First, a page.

Switching Power Remotely

RPi900 offers several ways of reducing power consumption, an important requirement in battery-powered installations. In one configuration, the DNT900 radio is able to control power to the Raspberry Pi, allowing it to be switched off and on remotely. Conversely, the Raspberry Pi is also able to control the radio’s sleep mode.

Controlling Power to the Raspberry Pi

Use GPIO5 of the radio module to control power to the Raspberry Pi. Enable this configuration by connecting jumper J7 using the supplied shunt:

Jumper J7 connected

(When the jumper is left open, power is permanently applied and GPIO5 is available for other uses.)

Switching power to the remote Raspberry Pi is then a simple matter of setting the GPIO5 register on the radio. With the DNT900 line discipline loaded on the base station, perform one-time setup for GPIO5 as follows:

$su
#echo 0x20 > /sys/class/dnt900/0x00165E/GPIO_Dir    # set GPIO5 as an output
#echo 0x20 > /sys/class/dnt900/0x00165E/GPIO_Init   # Raspberry Pi power initially on (0x00 for off)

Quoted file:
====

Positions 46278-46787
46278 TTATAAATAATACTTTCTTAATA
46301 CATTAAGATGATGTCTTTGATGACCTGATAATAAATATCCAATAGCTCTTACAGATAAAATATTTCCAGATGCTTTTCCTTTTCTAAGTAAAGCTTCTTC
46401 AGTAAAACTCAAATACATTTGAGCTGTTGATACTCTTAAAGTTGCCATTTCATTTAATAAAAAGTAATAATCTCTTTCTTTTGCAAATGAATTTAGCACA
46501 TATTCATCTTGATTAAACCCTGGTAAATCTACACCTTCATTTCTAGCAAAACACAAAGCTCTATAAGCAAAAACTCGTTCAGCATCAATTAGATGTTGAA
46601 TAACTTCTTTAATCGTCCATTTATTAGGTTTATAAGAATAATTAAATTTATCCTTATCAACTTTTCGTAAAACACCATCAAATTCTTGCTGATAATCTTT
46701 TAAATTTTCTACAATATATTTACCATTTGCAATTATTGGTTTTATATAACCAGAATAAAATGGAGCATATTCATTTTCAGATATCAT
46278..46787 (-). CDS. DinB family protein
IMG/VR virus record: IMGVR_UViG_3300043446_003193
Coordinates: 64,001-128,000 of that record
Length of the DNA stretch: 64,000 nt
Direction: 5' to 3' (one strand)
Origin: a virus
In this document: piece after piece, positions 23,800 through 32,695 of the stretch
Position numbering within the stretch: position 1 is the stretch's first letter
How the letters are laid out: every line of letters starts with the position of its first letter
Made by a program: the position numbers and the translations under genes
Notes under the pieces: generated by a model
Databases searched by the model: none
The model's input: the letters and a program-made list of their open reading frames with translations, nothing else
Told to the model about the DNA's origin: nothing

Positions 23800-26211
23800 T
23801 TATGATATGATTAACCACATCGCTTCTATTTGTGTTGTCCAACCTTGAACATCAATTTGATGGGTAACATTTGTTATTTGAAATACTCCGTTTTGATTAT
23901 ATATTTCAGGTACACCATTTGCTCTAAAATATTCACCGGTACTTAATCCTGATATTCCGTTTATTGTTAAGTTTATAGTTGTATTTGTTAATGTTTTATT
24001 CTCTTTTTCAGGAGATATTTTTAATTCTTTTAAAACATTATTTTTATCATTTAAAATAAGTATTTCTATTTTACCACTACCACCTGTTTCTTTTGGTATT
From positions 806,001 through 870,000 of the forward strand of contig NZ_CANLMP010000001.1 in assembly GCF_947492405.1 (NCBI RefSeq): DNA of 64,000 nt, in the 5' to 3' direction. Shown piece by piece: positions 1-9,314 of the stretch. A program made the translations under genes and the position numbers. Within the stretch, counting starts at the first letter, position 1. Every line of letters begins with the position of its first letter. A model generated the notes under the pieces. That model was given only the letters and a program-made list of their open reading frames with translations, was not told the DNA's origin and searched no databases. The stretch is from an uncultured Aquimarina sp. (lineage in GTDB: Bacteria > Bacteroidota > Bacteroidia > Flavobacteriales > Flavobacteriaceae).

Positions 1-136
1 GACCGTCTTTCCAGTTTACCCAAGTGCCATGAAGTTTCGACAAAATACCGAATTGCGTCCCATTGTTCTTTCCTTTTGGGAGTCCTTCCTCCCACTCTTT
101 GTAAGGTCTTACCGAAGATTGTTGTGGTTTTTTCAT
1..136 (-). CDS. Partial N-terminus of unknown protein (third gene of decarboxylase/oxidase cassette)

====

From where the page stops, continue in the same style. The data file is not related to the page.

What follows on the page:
#echo 0x01 > /sys/class/dnt900/0x00165E/MemorySave  # save settings

(Where 0x00165E is the MAC address of the remote radio.) Then, to toggle power to the Raspberry Pi:

#echo 0 > /sys/class/dnt900/0x00165E/GPIO5  # power down the Raspberry Pi
#echo 1 > /sys/class/dnt900/0x00165E/GPIO5  # boot up the Raspberry Pi

Of course, you shouldn’t remove power to the remote Raspberry Pi without first shutting it down. How you achieve this depends on the manner of your communication with the Pi. However, if the Raspberry Pi becomes unresponsive for some reason, toggling the power allows you to reboot it remotely.

Sleeping the Radio

The RPi900 design applies permanent power to the DNT900 radio, but a hardware sleep mode allows the radio to effectively power down, consuming only 50 μA. The attached Raspberry Pi can control this sleep mode using one of its general purpose input/output pins, GPIO18.

There are many ways to control GPIOs on the Raspberry Pi. For scripting, I recommend the built-in GPIO driver. In the following example, GPIO18 is set up as an output, and its value switched high to put the radio into sleep mode:

$su
#echo 18 > /sys/class/gpio/export             # set up GPIO18
#echo out > /sys/class/gpio/gpio18/direction  # set function to output
#echo 1 > /sys/class/gpio/gpio18/value        # set value to high (radio enters sleep mode)
#echo 0 > /sys/class/gpio/gpio18/value        # set value to low (radio wakes up)

Sleep mode is only available when the radio is configured as a remote. (Base and router radios must stay awake to route packets through the radio network.) A remote Raspberry Pi could use the sleep mode to periodically wake the radio in order to send data, before returning it to sleep.